The Fence Post
Service built on integrity

Service built on integrity

Citizen’s Police Academies have been around for several years across the nation and gives the general public a better idea of how officers do their job, why they do their job the way they do and what the end results are for doing that job.

This Thursday will be my 4th class of the Urbandale (Iowa) Community Police Academy being offered once a year to Urbandale residents.

No, this doesn't mean a career change for me - however the thought had briefly crossed my mind.

Back in November, a friend of mine told me about this amazing opportunity to get involved with the community and to give back. By joining the CPA class, it also allows me to understand the way our police department works and to be a little more informed. There really is more to just speed traps and writing tickets.

According to the City of Urbandale website, the history of the class is as follows:

It's official! My badge for my local CPA 2015 class.

Citizen’s Police Academies have been around for several years across the nation. The purpose was to give the general public a better idea of how officers do their job, why they do their job the way they do and what the end results are for doing that job. Most of the general public has received what knowledge they have of police work from watching a host of police television shows and movies. Most crimes in real life are not solved in a thirty or sixty minute television show. Chief Ross McCarty wanted to make the Citizen’s Police Academy a priority of his police-community relations programs. The Urbandale Police Department held it’s first Citizen’s Police Academy in January 2010. There were seven graduates who attended weekly meetings and training for ten full weeks.

The class is broken up into 12 different nights of informational instruction. The first night, Chief McCarty spoke to us about the mission and goals of the Urbandale Police Force.

Sabre attacking the Officer in the bite suite.

The 2nd week we got to meet the K9 unit and Sabre, the patrol dog. Let me tell you, he may look sweet and cuddly, but man does he do his job with passion. I got to see a staged dog attack wearing a muzzle and one attack with no muzzle just the bite suit. No thank you.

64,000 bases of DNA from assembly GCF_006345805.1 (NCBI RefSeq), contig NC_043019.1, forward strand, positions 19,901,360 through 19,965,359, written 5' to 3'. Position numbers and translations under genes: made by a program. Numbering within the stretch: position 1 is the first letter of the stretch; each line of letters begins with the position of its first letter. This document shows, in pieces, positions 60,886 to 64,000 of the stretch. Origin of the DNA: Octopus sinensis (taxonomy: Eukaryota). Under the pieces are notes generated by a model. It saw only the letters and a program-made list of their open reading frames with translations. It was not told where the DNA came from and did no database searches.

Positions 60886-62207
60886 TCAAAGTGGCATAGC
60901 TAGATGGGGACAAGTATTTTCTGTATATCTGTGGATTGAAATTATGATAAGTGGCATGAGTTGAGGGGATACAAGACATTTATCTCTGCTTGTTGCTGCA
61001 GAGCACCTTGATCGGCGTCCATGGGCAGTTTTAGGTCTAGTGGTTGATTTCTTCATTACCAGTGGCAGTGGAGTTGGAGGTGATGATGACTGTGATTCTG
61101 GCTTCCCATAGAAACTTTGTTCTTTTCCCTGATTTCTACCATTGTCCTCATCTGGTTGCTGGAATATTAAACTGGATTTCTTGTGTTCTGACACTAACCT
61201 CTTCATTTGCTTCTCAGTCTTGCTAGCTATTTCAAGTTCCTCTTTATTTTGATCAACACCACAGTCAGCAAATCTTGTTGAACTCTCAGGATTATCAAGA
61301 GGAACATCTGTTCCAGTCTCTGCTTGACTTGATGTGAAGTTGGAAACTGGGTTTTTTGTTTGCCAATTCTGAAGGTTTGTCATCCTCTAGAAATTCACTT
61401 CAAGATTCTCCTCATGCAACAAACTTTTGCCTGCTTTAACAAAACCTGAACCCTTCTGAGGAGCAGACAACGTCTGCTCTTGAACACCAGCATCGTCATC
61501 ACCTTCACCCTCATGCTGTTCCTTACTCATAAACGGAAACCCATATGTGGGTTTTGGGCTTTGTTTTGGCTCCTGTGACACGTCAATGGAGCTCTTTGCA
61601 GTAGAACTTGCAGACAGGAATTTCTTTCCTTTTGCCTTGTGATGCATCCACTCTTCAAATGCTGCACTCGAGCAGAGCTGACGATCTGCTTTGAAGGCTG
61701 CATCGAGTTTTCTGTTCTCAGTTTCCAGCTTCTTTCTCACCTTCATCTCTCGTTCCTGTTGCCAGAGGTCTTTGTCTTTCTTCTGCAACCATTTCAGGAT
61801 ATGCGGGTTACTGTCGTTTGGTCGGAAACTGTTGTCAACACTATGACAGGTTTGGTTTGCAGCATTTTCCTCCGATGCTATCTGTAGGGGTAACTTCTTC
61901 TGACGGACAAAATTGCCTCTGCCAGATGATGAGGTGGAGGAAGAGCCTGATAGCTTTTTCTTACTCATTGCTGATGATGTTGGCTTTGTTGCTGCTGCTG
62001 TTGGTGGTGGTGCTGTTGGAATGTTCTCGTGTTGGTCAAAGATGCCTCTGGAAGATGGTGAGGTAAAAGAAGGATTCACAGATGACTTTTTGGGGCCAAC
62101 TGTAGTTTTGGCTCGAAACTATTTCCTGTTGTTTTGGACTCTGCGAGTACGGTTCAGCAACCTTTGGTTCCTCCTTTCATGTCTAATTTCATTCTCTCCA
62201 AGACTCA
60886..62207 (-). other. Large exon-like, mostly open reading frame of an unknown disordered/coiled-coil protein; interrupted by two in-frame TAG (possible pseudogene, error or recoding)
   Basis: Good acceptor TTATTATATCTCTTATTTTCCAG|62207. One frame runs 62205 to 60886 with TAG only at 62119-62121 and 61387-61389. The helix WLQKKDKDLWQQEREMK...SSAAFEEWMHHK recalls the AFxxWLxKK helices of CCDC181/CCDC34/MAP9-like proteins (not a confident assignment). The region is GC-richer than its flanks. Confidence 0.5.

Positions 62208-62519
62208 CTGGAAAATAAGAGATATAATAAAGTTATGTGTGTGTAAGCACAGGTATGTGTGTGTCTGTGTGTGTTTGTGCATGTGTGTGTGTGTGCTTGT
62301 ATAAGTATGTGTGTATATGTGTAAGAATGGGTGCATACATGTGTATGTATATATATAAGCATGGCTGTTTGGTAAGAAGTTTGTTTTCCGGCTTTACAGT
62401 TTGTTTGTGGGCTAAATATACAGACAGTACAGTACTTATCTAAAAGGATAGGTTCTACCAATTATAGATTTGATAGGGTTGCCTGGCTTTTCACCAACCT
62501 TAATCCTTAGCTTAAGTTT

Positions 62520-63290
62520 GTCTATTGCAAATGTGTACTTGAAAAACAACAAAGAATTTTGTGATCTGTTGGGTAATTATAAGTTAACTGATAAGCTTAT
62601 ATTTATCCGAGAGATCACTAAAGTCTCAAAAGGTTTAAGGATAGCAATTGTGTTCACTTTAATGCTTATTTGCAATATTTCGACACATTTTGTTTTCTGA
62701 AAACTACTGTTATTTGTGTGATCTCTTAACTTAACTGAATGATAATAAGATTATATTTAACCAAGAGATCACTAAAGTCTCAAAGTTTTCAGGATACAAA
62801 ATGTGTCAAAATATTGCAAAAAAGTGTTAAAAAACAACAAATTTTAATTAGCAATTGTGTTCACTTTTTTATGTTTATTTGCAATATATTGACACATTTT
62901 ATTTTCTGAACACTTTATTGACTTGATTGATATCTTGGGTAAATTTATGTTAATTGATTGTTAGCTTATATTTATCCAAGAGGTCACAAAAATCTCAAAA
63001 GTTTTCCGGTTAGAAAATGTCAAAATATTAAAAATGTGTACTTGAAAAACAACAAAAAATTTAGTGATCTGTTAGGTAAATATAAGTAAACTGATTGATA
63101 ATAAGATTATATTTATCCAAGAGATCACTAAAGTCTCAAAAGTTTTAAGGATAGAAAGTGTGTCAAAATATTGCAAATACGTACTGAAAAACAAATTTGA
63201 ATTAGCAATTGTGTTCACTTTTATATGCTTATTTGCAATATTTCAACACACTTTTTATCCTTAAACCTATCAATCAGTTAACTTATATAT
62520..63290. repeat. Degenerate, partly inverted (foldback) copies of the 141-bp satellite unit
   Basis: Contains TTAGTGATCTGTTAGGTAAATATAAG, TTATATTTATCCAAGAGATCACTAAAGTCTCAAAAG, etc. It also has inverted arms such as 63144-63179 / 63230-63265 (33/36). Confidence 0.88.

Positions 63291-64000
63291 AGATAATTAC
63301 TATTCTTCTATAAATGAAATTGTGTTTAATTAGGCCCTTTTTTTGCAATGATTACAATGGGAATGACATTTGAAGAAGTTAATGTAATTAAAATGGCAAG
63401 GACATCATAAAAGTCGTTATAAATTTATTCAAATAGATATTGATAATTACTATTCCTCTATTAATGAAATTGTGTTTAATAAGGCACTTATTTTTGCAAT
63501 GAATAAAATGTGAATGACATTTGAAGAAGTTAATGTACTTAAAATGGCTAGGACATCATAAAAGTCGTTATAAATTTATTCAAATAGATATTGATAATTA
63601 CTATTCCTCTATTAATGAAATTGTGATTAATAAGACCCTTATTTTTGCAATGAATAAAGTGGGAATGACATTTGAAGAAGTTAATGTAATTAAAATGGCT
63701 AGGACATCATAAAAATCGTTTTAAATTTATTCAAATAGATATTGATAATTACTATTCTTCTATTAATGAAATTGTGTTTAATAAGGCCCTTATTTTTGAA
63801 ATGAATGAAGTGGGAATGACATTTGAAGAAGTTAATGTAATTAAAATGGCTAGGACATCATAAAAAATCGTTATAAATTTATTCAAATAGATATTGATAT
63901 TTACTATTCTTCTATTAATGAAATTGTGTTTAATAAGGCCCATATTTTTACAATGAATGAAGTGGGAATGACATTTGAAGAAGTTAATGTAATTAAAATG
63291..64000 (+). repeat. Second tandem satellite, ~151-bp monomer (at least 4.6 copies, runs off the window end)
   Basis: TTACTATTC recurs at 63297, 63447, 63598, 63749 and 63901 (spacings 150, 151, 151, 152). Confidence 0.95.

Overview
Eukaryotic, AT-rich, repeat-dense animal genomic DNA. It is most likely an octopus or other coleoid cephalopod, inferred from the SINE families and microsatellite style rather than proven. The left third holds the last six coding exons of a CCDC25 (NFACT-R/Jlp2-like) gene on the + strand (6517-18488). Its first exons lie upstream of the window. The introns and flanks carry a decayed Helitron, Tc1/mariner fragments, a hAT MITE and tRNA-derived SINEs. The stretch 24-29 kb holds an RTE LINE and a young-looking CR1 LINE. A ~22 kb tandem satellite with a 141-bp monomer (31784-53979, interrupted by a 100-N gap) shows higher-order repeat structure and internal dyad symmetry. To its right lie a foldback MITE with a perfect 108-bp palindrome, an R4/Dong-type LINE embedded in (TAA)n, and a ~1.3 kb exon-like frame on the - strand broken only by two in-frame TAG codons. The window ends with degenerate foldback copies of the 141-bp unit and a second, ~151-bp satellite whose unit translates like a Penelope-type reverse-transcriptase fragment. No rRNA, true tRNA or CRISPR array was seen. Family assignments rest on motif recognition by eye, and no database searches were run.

I always wondered why K9 units were so limited, but after seeing the extensive training that Sabre and his handler, Officer Taylor, have went through over the years - I can see why. The training is not cheap. Makes me rethink the tricks my farm dog, Toby knows and how he doesn't come close to Sabre. I better keep teaching him.

This past week we got to meet the School Resource Officer and get to see what he does and goes through on a daily basis. You want to talk about an eye opener on today's youth? Talk to your local SRO. It put into perspective all the school shootings that have happened since Columbine and how they are taking measures to avoid another massacre.

The community policing that is stressed in the department is a message being received among most residents. There is a National Night Out event that lets the community come out and meet the department. I joked that it could be a career change, but for me - I have found a few volunteer opportunities to give back to the community.

This Thursday is my next class, in which we will be going over the CSI division. This could be a good segway to star in the next CSI series, maybe this time CSI: Des Moines? It would be a pretty boring show, Des Moines is a great place to live.

If there is a Citizens Police Academdy class available in your community, I highly reccomend that you apply and attend it. It will open your eyes on how and what your local poilce force does for you.

I am looking forward to the firearms class where we get to go to the shooting range. Right now, it's time for me to sign up for my ride along.

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